• Luke's "there's a choice to be made here" speech to high school students about the futility of war: ("...And now I'm here to tell ya that I have killed for my country, or whatever. And I don't feel good about it. Because there's not enough reason, man, to feel a person die in your hands or to see your best buddy get blown away. I'm here to tell ya it's a lousy thing, man. I don't see any reason for it. And there's a lot of s--t that I did over there that I find f--king hard to live with. And I don't want to see people like you, man, comin' back and having to face the rest of your lives with that kind of s--t. It's as simple as that. I don't feel sorry for myself. I'm a lot f--kin' smarter now than when I went. And I'm just tellin' ya, there's a choice to be made here")


The Company of Wolves (1984)

In director Neil Jordan's stylish fantasy horror film that updated the folklore fable/fairy tale Little Red Riding Hood:

  • the troubled dreams of a pubescent, almost 13 years old Rosaleen (Sarah Patterson) on the verge of sexual awakening, wearing her sister's lipstick (and symbolically Little Red Riding Hood), that expressed her fearful anxieties about men and approaching womanhood and sexuality
  • the scene of her "killing" off her older sister Alice (Georgia Slowe) in the woods by wolves during a revenge-dream
  • matronly Granny's (Angela Lansbury) cautionary fairy tales and advice: ("Once upon a time...") about wolves while knitting a red protective cloak for Rosaleen: "Never stray from the path, never eat a windfall apple, and never trust a man whose eyebrows meet in the middle," and "Oh, they're nice as pie until they've had their way with you. But once the bloom is gone... oh, the beast comes out" - and her advice to not stray from the path
  • Rosaleen's meeting of a handsome and tempting Huntsman (Micha Bergese) on her way to Granny's house - who transformed into a wolf with its snout forcing its way out through his gaping mouth, and encouraged her to rid herself of her shawl
  • the scene of a pregnant witchy forest woman (Dawn Archibald) cursing everyone at a 19th century wedding party and horrifically transforming the newlyweds and their families into long-snouted werewolves
  • one of Granny's tales in which a young woman's missing husband (Stephen Rea) appeared many years later in her log cabin and ripped open his face to expose his "hairy" insides in another werewolf transformation scene
  • the final scene of a lone wolf crashing into Rosaleen's real waking-life bedroom window as she screamed





Compulsion (1959)

In director Richard Fleischer's courtroom drama loosely based on the famous 1924 murder trial of Leopold and Loeb, in which there was a 10-15 minute eloquent, closing argument (considered the longest true monologue in film history) against the death penalty:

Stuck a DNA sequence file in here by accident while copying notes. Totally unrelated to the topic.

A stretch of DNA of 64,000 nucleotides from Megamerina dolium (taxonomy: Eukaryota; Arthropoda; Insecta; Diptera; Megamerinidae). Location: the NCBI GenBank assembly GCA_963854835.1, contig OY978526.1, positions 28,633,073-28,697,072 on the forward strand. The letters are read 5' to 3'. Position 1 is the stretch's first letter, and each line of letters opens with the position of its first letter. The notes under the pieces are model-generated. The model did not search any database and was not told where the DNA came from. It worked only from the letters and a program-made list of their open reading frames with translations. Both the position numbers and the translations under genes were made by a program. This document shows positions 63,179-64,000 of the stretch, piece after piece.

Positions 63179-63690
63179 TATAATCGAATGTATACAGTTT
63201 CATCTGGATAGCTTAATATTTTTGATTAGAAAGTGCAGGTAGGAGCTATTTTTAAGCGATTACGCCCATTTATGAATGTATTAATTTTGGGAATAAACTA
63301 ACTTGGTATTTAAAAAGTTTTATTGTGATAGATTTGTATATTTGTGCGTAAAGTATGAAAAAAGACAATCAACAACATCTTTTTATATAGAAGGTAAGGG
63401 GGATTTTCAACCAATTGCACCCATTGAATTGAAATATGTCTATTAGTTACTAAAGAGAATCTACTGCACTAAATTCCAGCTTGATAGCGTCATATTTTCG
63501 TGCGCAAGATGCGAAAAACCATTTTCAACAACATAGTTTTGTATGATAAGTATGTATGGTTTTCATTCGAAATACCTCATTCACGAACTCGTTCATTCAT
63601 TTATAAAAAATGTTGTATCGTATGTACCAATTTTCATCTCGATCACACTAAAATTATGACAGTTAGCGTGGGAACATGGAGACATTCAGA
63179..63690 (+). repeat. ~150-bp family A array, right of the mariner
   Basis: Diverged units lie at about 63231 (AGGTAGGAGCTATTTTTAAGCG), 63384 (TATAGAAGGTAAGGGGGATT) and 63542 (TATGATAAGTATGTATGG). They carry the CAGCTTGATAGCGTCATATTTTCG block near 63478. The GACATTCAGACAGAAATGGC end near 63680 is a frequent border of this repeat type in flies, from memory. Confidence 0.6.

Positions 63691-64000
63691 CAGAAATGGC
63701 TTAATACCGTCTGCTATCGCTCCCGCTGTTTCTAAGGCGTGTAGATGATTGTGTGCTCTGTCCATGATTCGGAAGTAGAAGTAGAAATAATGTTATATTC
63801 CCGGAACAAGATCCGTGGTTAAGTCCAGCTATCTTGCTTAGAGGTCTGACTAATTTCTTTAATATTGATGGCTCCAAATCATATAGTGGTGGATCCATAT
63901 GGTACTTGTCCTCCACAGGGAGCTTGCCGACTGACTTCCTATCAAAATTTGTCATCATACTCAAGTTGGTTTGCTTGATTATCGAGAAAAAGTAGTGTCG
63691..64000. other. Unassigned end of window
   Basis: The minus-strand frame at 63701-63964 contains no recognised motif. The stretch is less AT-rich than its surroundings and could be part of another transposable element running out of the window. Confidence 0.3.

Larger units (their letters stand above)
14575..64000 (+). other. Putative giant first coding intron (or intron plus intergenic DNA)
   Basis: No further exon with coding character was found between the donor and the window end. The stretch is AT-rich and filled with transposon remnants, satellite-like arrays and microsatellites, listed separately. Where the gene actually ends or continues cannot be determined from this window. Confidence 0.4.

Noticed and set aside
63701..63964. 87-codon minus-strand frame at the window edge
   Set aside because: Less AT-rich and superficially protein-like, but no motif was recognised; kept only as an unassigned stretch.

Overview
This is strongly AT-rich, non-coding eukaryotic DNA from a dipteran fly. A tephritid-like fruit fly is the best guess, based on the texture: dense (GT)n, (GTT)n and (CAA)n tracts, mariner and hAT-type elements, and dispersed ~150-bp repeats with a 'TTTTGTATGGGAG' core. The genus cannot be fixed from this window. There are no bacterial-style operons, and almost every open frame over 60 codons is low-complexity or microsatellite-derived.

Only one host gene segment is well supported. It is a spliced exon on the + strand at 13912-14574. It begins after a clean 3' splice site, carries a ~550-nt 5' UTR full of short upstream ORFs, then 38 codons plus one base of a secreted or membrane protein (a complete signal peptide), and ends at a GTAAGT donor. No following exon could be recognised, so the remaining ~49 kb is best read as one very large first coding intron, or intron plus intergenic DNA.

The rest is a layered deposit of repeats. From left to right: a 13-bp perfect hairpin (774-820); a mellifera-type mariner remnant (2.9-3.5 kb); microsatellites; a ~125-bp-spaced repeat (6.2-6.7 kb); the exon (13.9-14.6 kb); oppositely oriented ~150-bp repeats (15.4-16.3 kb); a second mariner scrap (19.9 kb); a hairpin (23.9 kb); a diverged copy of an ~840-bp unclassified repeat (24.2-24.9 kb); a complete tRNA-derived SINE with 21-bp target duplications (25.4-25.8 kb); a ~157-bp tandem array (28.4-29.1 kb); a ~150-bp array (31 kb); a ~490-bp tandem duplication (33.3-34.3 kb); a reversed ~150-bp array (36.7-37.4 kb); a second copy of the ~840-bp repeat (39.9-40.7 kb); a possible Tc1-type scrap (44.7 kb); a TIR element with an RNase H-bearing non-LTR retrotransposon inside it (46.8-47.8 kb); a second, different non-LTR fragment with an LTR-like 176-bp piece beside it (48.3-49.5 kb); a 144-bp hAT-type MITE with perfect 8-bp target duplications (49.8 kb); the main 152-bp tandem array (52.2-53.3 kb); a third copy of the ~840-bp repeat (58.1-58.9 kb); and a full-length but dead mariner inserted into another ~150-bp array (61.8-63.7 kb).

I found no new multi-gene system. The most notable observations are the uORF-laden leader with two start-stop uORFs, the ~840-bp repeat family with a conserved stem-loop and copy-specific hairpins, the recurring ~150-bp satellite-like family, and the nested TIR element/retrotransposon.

• the character of Clarence Darrow-like Jonathan Wilk (Orson Welles) and his spellbinding three-day argument against capital punishment, to save two rich young law student-turned-thrill-killers Artie Straus and Judd Steiner (Bradford Dillman and Dean Stockwell) in their court trial, with his final summation: ("...It's taken the world a long, long time to get to even where it is today. Your Honor, if you hang these boys, you turn back to the past. I'm pleading for the future. Not merely for these boys, but for all boys, for all the young. I'm pleading, not for these two lives, but for life itself, for a time when we can learn to overcome hatred with love, when we can learn that all life is worth saving, and that mercy is the highest attribute of men. Yes, I'm pleading for the future. In this court of law, I'm pleading for love")


Confessions of an Opium Eater (1962) (aka Souls for Sale)

In Albert Zugsmith's unconventional, low-budget and bizarre exploitational cult classic with a predominantly Asian cast, and the campy performance of Vincent Price - inspired by Britisher Thomas De Quincey's 1821 classic Confessions of an English Opium Eater:

  • the ominous opening sequence - the arrival and landing of a Chinese junk in a gray fog off the San Francisco coast -- the ship was carrying kidnapped and captive Asian females dumped into a giant fishing net (they were "Chinese brides" bound for the underworld, labyrinthine sex trafficking-slave trade in SF's Chinatown, using opium as currency); their arrival sparked a five-minute action combat scene on the beach between the kidnappers and a rescuing raiding party (part of the ongoing Tong Wars)
  • the protagonist: 19th century adventurer Gilbert De Quincey (Vincent Price) who had arrived in San Francisco as a mercenary from China; he had been hired by evil and mysterious drug lord Ling Tang to retrieve excaped female Lotus (June Kim) from the previous beach scene, who was secretly hiding in the offices of the Chinese Gazette - a progressive, anti-slave trade newspaper led by George Wah (who was presumed murdered at the beach)